But, if no one is counting, no one really knows the true number of children with Cortical Visual Impairment.  Often, children with CVI get put in a category called “multiple disabilities” and the vision loss goes unrecorded.

So, “low incidence,” my Aunt Fanny.  If you aren’t counting, then I call foul.

Remember, it is common knowledge that CVI is the #1 pediatric visual impairment in developed countries.

#2.   If children with vision loss are a low incidence population, then, to be heard, we, the parents, have to be loud, focused, and repetitive.  (Jessica M. said in her Moms on Monday post that she had become “a broken record.”  That’s what I feel like too.)

We need to start talking, often and loudly to certain groups of professionals.

We need to talk to teacher training programs to tell them we need more teachers who have been trained to work with children with CVI.

We need to talk to ophthalmologists to get CVI identified early and accurately.

We need to talk to legislators to change existing laws to require more specialized training (The Cogswell Macy Act needs your support!.)

We live in a world of constant distractions.  It is hard to get people galvanized around a single issue.

As you read this sentence, you have received 10 new posts on Facebook, 3 tweets, 15 emails, a few texts, your dog is pacing by the door in need of a walk, your child needs a new diaper, and your boss wants that report yesterday.  Am I wrong?

Every waking minute it seems as though we are bombarded with a parade of worthy causes and the resulting impulse to respond to them.

How can we start highlighting our worthy cause in today’s frantic world of modern media?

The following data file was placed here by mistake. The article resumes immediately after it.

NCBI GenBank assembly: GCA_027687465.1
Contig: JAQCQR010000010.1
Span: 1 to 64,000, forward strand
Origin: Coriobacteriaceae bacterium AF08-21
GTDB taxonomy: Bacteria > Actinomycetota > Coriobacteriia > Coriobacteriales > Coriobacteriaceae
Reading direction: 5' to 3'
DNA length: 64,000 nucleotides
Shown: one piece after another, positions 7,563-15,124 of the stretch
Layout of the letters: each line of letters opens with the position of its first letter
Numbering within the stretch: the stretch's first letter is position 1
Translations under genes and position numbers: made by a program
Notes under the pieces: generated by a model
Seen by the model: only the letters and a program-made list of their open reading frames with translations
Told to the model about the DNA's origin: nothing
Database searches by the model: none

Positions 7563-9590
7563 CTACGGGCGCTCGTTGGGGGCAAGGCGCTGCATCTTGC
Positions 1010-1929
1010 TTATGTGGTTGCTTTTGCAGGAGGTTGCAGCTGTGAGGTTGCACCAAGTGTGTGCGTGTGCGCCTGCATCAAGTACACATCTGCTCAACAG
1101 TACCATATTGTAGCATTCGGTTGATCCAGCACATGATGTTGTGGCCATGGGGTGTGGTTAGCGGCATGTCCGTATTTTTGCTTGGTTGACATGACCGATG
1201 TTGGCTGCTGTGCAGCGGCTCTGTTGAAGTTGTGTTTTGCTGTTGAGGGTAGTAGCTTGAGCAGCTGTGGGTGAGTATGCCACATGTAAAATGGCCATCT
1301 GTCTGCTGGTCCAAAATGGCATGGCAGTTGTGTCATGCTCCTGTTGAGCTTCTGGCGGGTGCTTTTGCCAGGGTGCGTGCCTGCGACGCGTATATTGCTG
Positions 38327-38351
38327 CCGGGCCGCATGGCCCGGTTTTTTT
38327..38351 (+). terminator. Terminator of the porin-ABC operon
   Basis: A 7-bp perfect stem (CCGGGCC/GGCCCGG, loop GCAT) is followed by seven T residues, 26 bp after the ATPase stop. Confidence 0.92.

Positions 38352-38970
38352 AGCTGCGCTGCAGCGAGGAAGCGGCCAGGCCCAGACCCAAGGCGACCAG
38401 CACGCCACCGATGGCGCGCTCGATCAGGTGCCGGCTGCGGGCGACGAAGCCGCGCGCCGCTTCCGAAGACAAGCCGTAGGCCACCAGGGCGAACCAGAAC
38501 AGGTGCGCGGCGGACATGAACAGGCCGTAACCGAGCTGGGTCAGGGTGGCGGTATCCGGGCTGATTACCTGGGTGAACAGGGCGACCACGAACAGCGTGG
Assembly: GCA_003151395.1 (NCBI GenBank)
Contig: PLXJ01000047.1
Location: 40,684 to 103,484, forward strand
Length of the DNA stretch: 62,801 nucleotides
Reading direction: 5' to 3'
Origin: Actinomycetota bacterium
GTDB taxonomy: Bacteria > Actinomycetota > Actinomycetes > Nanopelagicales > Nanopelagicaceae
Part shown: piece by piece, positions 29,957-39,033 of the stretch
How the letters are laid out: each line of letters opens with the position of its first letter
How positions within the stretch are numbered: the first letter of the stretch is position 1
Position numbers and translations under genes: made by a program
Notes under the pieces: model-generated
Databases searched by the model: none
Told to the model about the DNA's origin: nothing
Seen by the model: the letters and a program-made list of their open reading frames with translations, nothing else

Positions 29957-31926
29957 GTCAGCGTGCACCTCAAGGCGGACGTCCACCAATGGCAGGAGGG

Here is something old school I’m doing every chance I get because something has GOT to give.

Talk to future teachers

From my experience, folks do not become special educators and/or teachers of the visually impaired to get rich quick.  They have a genuine desire to improve the lives of very vulnerable children.  They work hard.  There are not enough of them.  They may not have access to enough resources to do what they want to do in their classroom.

They care.

Wherever I live, I reach out to the special education department of the local university. In Bloomington, Indiana, I spoke to special education students in Dr. Melissa Keller’s class at Indiana University.  In Maryland, I spoke to students in Dr. Sandra Newcomb’s class.

Most recently, in Virginia, I reached out to Dr. Kim Avila, the head of the Visual Impairment Consortium, at George Mason University.  She has been kind enough to allow me to speak to her class of future teachers of the visually impaired for 2 years in a row.

On Monday, I joined a conference call to speak to this year’s group of future TVI on the first day of their unit on Cortical Visual Impairment.  The course is offered as online learning.  One of the students lives in Alaska and was compelled to become a TVI because of the number of children she is seeing in Early Intervention with CVI.  (She is my new hero.)

I told them about E, where she began and where she is now.  I told them about how challenging it has been to find teachers who had heard about Cortical Visual Impairment or what to do to help children with CVI learn.  I told them that teacher preparation programs for TVI do not typically include Cortical Visual Impairment in their curricula.